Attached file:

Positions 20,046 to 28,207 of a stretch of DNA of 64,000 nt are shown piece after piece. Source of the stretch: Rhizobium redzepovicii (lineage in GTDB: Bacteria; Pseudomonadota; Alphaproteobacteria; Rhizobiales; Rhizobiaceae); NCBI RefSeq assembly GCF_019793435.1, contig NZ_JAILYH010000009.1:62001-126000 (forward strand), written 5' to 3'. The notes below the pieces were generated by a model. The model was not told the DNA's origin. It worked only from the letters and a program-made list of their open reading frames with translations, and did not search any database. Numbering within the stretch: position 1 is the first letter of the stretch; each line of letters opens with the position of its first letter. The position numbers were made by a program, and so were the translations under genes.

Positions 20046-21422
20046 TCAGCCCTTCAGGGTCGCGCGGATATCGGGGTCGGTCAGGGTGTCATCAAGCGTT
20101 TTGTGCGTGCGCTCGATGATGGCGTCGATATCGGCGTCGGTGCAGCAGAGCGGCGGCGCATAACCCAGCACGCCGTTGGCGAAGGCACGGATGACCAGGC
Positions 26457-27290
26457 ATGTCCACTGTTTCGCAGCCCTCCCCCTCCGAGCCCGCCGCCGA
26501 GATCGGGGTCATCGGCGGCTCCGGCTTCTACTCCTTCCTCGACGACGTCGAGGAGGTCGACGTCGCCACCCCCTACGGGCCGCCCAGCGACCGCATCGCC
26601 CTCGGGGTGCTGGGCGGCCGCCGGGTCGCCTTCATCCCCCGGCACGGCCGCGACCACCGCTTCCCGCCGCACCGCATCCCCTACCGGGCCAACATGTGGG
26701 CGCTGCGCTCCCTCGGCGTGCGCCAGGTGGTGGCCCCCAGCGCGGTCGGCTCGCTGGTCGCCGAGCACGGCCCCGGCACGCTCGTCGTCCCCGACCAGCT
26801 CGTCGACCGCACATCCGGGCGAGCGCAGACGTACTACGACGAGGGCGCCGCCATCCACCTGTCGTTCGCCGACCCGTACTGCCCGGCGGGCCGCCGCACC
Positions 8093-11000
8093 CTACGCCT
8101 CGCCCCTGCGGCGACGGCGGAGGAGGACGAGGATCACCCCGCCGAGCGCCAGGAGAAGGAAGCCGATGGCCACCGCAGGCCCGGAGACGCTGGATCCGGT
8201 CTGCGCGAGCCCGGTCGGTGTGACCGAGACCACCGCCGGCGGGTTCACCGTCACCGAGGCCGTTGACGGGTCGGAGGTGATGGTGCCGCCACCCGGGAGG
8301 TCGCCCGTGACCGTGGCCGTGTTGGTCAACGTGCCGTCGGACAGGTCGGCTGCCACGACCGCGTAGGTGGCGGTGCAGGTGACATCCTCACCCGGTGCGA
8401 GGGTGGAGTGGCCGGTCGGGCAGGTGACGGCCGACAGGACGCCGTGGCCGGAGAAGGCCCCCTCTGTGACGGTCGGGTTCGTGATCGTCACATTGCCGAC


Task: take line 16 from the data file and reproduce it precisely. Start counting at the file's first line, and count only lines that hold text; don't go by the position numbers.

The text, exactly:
8401 GGGTGGAGTGGCCGGTCGGGCAGGTGACGGCCGACAGGACGCCGTGGCCGGAGAAGGCCCCCTCTGTGACGGTCGGGTTCGTGATCGTCACATTGCCGAC